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Still Here: Embracing Aging, Changing, and Dying Paperback – June 1, 2001
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"Enlightenment Now: The Case for Reason, Science, Humanism, and Progress"
Is the world really falling apart? Is the ideal of progress obsolete? Cognitive scientist and public intellectual Steven Pinker urges us to step back from the gory headlines and prophecies of doom, and instead, follow the data: In seventy-five jaw-dropping graphs, Pinker shows that life, health, prosperity, safety, peace, knowledge, and happiness are on the rise. Learn more
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After being introduced for a lecture, Ram Dass eschewed the stairs and, from his front row seat, leapt up on to the stage--or tried to, anyway, but age and gravity brought him crashing back to earth. Like other baby boomers, Ram Dass has learned the hard way that aging is unkind to the body. But he has also learned that it can be an opportunity for growth. While others begin to devalue you, you can reconnect with the spiritual, grow into wisdom, and create value for yourself. In Still Here, Ram Dass offers a philosophy for aging that teaches us how to diminish our suffering despite the aches, pains, and limitations of age. This becomes possible when we step away from the ego-self and into the soul-self, where we can witness our thoughts and emotions and evaluate their effects on us. If aging has brought challenges to Ram Dass, it has also brought him wisdom, which, through his personal anecdotes and stories of others in the struggle against aging, he shares with great generosity. --Brian Bruya --This text refers to an out of print or unavailable edition of this title.
From Publishers Weekly
In 1971, Ram Dass became an icon for a generation of spiritual seekers with the publication of Be here Now, a hip, heartfelt chronicle of a search for truth that began when he got kicked out of Harvard along with Timothy Leary for tripping on psilocybin mushrooms and launching a psychedelic movement. The author, who was born Richard Alpert, discovered the magic of reality itself in India, when he met his guru, Maharaji, who gave him a name that means "Servant of God." In the decades since, Ram Dass has produced a stream of books about how heart-and mind-expanding service can be. His writing (and his globe-trotting lectures) were suffused with the ebullient humor and insight of a born storyteller. Then, one evening in 1997, as he lay in bed wondering how to finish this work on the wisdom potential of aging, Ram Dass was hit with a massive stroke that left him wheelchair-bound, partially paralyzed, requiring round-the-clock care. This book was revised and edited by Ram Dass as he struggled to say what he wanted to say without the words that had poured out of him before. What has emerged from the suffering is a humble masterpiece of being. "The stroke has given me a new perspective to share about aging, a perspective that says, 'Don't be a wise elder, be an incarnation of wisdom,'" writes Ram Dass in the introduction. The energy of this new state of awareness resonates under the words of this work. Ram Dass delves in to the aspects of aging that terrify most of us-loss of roll and independence, the threat of senility-and affirms there is an awareness in each of us that transcends all the attributes that necessarily diminish with age. Ram Dass shows readers of all ages that it is possible to stay present in the midst of suffering, to be still and know that God is here now. (June).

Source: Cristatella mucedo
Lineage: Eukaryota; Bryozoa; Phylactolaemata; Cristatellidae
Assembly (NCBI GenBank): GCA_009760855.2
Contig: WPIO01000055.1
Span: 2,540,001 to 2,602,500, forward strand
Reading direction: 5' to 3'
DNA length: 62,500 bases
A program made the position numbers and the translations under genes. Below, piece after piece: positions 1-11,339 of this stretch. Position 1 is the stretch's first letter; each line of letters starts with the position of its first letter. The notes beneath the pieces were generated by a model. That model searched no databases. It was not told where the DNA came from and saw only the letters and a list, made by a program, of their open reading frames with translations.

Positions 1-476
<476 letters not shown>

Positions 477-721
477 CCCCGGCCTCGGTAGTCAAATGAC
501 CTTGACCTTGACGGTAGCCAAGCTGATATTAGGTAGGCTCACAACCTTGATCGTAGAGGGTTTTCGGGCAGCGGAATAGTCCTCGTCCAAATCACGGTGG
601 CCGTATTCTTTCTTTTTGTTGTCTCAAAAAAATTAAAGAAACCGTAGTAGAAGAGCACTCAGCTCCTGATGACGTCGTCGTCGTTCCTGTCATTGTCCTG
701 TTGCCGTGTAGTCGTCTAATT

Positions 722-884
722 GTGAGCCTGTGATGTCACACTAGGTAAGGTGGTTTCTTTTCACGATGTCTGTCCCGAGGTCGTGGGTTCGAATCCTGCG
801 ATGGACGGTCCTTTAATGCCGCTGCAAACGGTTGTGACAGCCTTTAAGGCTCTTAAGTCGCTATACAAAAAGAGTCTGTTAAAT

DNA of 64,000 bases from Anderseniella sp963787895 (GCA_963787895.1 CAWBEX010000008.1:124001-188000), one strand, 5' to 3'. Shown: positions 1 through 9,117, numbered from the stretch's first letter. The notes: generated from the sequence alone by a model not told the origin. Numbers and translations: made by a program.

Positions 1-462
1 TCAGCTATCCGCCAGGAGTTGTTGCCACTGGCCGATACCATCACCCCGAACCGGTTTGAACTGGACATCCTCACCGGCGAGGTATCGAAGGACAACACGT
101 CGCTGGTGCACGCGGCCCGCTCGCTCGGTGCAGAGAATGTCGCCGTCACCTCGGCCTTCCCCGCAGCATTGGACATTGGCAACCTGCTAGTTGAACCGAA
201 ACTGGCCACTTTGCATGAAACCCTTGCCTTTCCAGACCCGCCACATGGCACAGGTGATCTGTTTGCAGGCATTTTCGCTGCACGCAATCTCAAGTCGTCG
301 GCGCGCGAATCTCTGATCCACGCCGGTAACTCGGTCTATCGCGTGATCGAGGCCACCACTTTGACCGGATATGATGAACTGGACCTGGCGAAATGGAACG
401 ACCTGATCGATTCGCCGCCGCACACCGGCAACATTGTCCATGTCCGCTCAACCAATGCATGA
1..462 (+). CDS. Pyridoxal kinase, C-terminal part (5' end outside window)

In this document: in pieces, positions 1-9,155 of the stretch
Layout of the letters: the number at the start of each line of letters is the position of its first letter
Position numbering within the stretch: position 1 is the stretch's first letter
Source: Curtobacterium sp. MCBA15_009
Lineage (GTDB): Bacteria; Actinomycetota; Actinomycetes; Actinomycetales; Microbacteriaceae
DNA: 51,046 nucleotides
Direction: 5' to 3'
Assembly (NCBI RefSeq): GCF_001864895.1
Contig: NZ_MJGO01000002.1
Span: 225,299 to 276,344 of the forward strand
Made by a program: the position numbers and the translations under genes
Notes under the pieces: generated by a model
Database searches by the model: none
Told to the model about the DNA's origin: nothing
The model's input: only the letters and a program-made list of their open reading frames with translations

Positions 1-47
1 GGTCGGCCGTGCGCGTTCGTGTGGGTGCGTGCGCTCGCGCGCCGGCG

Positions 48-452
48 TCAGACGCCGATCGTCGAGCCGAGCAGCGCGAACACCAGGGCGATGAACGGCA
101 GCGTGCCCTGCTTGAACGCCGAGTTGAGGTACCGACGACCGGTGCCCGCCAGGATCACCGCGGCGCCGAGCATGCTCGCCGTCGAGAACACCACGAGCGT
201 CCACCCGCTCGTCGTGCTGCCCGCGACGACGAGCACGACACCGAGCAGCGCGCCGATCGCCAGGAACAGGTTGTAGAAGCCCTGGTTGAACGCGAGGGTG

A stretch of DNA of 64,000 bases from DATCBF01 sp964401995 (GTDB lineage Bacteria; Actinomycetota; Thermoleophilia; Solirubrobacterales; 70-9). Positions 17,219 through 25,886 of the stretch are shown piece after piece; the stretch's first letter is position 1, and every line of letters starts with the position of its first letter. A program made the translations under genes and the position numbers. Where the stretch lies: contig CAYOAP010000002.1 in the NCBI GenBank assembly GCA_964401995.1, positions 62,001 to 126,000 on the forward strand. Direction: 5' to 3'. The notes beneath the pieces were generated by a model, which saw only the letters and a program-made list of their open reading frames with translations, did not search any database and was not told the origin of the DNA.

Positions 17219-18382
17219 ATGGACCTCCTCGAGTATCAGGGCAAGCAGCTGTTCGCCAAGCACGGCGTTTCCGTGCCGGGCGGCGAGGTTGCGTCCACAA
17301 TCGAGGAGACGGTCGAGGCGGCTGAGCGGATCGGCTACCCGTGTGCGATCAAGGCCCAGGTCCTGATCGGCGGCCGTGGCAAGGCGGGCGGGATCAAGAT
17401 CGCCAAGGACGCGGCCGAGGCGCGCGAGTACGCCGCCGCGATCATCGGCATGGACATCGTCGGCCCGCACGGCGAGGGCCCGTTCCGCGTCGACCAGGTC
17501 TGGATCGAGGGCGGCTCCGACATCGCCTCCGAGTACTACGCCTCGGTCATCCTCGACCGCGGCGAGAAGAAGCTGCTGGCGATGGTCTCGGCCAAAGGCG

Copyright 2000 Reed Business Information, Inc. --This text refers to an out of print or unavailable edition of this title.